One in two Kiwis have experienced road rage this year

Motorists believe that road rage has become more common since COVID began

One in two Kiwis have experienced road rage this year

Motor & Fleet

By Gabriel Olano

Half of over 1,000 surveyed New Zealanders have experienced some form of road rage in the past 12 months, according to a national survey by State Insurance and Ipsos.

Road rage took on various forms – 41% of those who experienced road rage said the incident included swearing, yelling and/or rude gestures, while 27% said it involved aggressive or intimidating driving directed at them.

More severe situations included threats of violence (6%), vehicular damage (4%) and actual physical injuries (1%). Road rage was most often triggered by failure to follow road rules, especially about giving way to other motorists, according to 81% of respondents.

Almost a quarter (23%) of all respondents admitted to inflicting some form of road rage onto another driver during the 12-month period. Of those who have experienced or inflicted road rage during the period, 38% believe road rage has worsened over the past 12 months. The insurer theorised that the ongoing strain of living with COVID-19 could be causing Kiwi drivers to become more hot-headed.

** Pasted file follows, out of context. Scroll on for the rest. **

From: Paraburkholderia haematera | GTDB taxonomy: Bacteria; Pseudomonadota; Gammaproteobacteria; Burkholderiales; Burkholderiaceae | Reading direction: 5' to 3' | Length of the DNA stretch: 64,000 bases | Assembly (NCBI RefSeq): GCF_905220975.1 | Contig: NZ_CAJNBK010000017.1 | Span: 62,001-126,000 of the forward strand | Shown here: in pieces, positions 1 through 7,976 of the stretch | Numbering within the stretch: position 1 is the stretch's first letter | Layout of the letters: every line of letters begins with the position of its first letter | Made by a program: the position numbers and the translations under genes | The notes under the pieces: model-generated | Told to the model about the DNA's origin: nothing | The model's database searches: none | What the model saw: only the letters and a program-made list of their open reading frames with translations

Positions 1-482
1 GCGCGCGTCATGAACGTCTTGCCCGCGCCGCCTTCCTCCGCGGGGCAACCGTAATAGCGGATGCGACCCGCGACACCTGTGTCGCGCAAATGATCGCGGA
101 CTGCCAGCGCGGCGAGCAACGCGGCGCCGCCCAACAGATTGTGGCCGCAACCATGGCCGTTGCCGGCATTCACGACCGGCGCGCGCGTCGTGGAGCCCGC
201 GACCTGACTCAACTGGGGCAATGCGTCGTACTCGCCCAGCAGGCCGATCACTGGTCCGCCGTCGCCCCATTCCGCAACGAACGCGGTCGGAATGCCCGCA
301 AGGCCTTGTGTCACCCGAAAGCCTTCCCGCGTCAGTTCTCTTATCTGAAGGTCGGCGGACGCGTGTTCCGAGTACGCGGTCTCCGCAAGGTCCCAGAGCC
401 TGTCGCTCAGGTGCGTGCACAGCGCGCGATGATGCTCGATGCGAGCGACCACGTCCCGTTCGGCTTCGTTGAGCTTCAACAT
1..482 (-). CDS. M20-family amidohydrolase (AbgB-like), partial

“When it comes to road rage, we know that starting or escalating conflict never helps the situation – regardless of who is in the wrong,” said Dean MacGregor, State’s executive general manager for claims. “This is especially relevant if responding aggressively leads to someone getting hurt, or someone’s property getting damaged. In light of these survey results, we hope all drivers will take a moment to exercise patience and restraint when interacting with others – especially now as the busy shopping and holiday travel season gets underway.”

The survey also identified major stressors for drivers, with 71% of respondents saying that finding an available carpark in a busy shopping centre is a stressful activity, while 55% reported that long-distance driving can test their resilience.

“When we’re feeling busy and worn down our concentration can easily wane,” MacGregor said. “This, combined with the fact many of us have spent less time behind the wheel this year, could be contributing to more fraught conditions as we take to the roads this summer. Ultimately, every one of us has an important role to play in ensuring a safe and happy experience on our roads.  So, if tension arises, de-escalate it as best you can with a smile, wave, or nod, and move on as quickly and as safely as you can. Your chief responsibility – at all times – is to keep yourself and your passengers safe.”

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